The Intellectual Property Breakfast Club
'A Performance Right for Broadcasting: Will Radio Begin to Pay?'
When a song airs on the radio, who should get royalties? Songwriters already get paid, but performers and record companies don't get anything.
The U.S. stands alone among industrialized nations in not recognizing such a performance right for over-the-air broadcasting.
Will this change? Last year, the House Judiciary Committee passed such legislation by a 21 to 9 vote margin. (The bill never went to the floor of Congress.) And now the White House has recommended that Congress create this new right.
Will radio begin to pay? Join the Intellectual Property Breakfast Club for a showdown on this vital copyright question.
Now is an exciting time for copyright and patent experts to gather in a neutral forum to discuss the policy, business, legal and technological issues surrounding intellectual property on the internet.
BroadbandBreakfast.com is thus hosting a new monthly Intellectual Property Breakfast Club, meeting on the Second Tuesday of the month to complement our successful Broadband Breakfast Club.
Intellectual property advocates, policy-makers, journalists, top officials and the general public, all seeking to trade insights on these important issues, are invited to attend this event of the BroadbandBreakfast.com, an online news service focusing on internet policy and intellectual property.
This event is on the record and open to the public.
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Title: A Performance Right for Broadcasting: Will Radio Begin to Pay?
Date: Tuesday, June 14, 2011, 8 a.m. - 10 a.m.
Where: Clyde's of Gallery Place, 707 7th Street NW, Washington, DC 20001
The breakfast begins at 8 a.m., followed by a discussion, beginning shortly after 8:30 a.m. and ending by 10 a.m.
Ryan Clough, Legislative Counsel, Congresswoman Zoe Lofgren (San Jose, CA)
Ryan Clough handles intellectual property, telecommunications, technology policy and issues within the jurisdiction of the House Judiciary Committee. Previously, he was an associate in the Washington office of Cleary, Gottlieb, Steen & Hamilton, and he has also practiced criminal law and appeals in California, including the representation of several death row inmates in post-conviction proceedings. Ryan has a B.A. from Emory University and a J.D. from Harvard Law School.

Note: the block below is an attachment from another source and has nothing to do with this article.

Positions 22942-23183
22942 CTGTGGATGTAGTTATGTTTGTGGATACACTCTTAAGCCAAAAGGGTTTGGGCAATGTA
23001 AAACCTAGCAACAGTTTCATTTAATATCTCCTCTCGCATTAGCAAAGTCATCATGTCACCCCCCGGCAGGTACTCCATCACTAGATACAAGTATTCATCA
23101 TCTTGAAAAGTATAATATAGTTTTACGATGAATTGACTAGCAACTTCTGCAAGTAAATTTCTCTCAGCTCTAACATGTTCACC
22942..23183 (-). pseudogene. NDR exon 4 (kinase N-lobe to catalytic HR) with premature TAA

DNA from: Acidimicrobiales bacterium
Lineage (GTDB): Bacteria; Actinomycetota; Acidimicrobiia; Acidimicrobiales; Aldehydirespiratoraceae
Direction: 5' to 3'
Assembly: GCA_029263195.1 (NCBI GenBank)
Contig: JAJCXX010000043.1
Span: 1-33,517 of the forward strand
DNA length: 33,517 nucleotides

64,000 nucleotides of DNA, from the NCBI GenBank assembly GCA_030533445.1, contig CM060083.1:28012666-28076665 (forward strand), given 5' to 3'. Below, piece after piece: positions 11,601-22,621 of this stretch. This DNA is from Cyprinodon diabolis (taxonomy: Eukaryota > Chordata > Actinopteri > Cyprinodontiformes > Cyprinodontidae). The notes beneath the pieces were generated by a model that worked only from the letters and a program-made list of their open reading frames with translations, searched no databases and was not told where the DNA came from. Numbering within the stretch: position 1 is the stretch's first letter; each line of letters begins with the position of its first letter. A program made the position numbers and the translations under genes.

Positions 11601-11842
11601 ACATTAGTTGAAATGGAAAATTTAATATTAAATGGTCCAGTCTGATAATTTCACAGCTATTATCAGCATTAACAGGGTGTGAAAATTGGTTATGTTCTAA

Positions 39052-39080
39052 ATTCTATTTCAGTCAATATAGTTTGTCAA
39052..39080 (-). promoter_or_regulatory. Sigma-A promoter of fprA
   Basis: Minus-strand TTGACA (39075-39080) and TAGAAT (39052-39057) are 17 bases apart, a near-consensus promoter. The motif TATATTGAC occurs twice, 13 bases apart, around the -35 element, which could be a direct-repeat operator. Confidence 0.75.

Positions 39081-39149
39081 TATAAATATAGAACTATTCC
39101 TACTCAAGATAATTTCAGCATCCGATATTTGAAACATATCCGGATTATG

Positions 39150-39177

Brian Gantman, Counsel, Educational Media Foundation, KLOVE and AIR 1 Radio Networks
Brian Gantman is currently the Government Relations Director and In-House Counsel for Educational Media Foundation (EMF), which operates the non-commercial K-LOVE and Air 1 Radio Networks. EMF currently operates over 650 FM radio stations in 47 states and is the only non-commercial broadcaster in the Triton Media (formerly Ando Media) Top 20 Ranker for internet streaming. Brian is on the executive committee for the NRB’s non-commercial music licensing committee and was one of the negotiators in the 2009 webcaster streaming deal with SoundExchange for non-commercial broadcasters, as well the music licensing agreements with BMI, ASCAP and SESAC for the 2008-2012 royalty period and the upcoming 2013-2018 royalty period. Brian also negotiates financial and tax-exempt bond transactions with lenders on behalf of EMF for the acquisition of new stations and real estate transactions, including the purchase of EMF’s headquarters in California. He also negotiates EMF’s leases for office space, broadcast tower sites, ground leases, satellite and other vendor agreements.
David Oxenford, Partner, David Wright Tremaine
David Oxenford represents broadcasting and digital media companies in connection with regulatory, transactional and intellectual property issues. He has represented broadcasters before the Federal Communications Commission, the courts and other government agencies for over 30 years, regularly counseling clients on all aspects of broadcast. He also negotiates purchase and sale agreements and other broadcast transactions.He also works with many others involved in the industry, including broadcast associations, media brokers, bankers, private equity funds, programming consultants, and technology companies.David also represents digital media companies, including a number of Internet radio companies. He represents these companies before the Copyright Office, the Copyright Royalty Board, and other government agencies, and advises them on music royalty issues and other copyright issues, as well as general business and regulatory matters. He represented webcasting groups that negotiated the Small Webcaster Settlement Act in 2002, the Pureplay Webcasters Agreement in 2009, and in 2010 represented the only commercial webcaster to litigate the Webcasting III case before the CRB. David is the editor and principal writer of DWT's BroadcastLawBlog.com. His updates and advisories on broadcast and digital media topics are regularly published by various associations and trade publications, and he's a regular speaker at state and national broadcasting, webcasting, music and digital media conferences and conventions.